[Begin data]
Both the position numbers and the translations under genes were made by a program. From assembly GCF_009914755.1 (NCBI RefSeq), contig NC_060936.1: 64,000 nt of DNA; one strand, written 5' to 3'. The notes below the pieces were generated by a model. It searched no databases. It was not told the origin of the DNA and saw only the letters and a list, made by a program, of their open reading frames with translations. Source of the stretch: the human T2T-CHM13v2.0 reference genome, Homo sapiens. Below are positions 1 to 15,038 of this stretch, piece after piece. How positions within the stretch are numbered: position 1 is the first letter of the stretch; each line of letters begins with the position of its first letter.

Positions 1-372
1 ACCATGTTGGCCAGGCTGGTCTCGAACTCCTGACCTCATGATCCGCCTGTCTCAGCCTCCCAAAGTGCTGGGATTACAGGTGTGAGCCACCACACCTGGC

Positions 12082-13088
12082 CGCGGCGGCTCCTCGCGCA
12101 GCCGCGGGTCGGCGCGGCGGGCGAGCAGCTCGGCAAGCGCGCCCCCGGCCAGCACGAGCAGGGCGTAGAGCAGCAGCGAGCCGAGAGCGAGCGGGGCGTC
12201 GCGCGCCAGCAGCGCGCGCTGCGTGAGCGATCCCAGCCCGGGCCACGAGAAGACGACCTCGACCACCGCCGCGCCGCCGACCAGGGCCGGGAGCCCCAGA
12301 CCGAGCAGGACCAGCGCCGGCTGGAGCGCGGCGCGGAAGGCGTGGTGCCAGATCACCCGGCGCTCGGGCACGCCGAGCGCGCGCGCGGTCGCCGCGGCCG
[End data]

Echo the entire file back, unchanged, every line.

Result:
Both the position numbers and the translations under genes were made by a program. From assembly GCF_009914755.1 (NCBI RefSeq), contig NC_060936.1: 64,000 nt of DNA; one strand, written 5' to 3'. The notes below the pieces were generated by a model. It searched no databases. It was not told the origin of the DNA and saw only the letters and a list, made by a program, of their open reading frames with translations. Source of the stretch: the human T2T-CHM13v2.0 reference genome, Homo sapiens. Below are positions 1 to 15,038 of this stretch, piece after piece. How positions within the stretch are numbered: position 1 is the first letter of the stretch; each line of letters begins with the position of its first letter.

Positions 1-372
1 ACCATGTTGGCCAGGCTGGTCTCGAACTCCTGACCTCATGATCCGCCTGTCTCAGCCTCCCAAAGTGCTGGGATTACAGGTGTGAGCCACCACACCTGGC

Positions 12082-13088
12082 CGCGGCGGCTCCTCGCGCA
12101 GCCGCGGGTCGGCGCGGCGGGCGAGCAGCTCGGCAAGCGCGCCCCCGGCCAGCACGAGCAGGGCGTAGAGCAGCAGCGAGCCGAGAGCGAGCGGGGCGTC
12201 GCGCGCCAGCAGCGCGCGCTGCGTGAGCGATCCCAGCCCGGGCCACGAGAAGACGACCTCGACCACCGCCGCGCCGCCGACCAGGGCCGGGAGCCCCAGA
12301 CCGAGCAGGACCAGCGCCGGCTGGAGCGCGGCGCGGAAGGCGTGGTGCCAGATCACCCGGCGCTCGGGCACGCCGAGCGCGCGCGCGGTCGCCGCGGCCG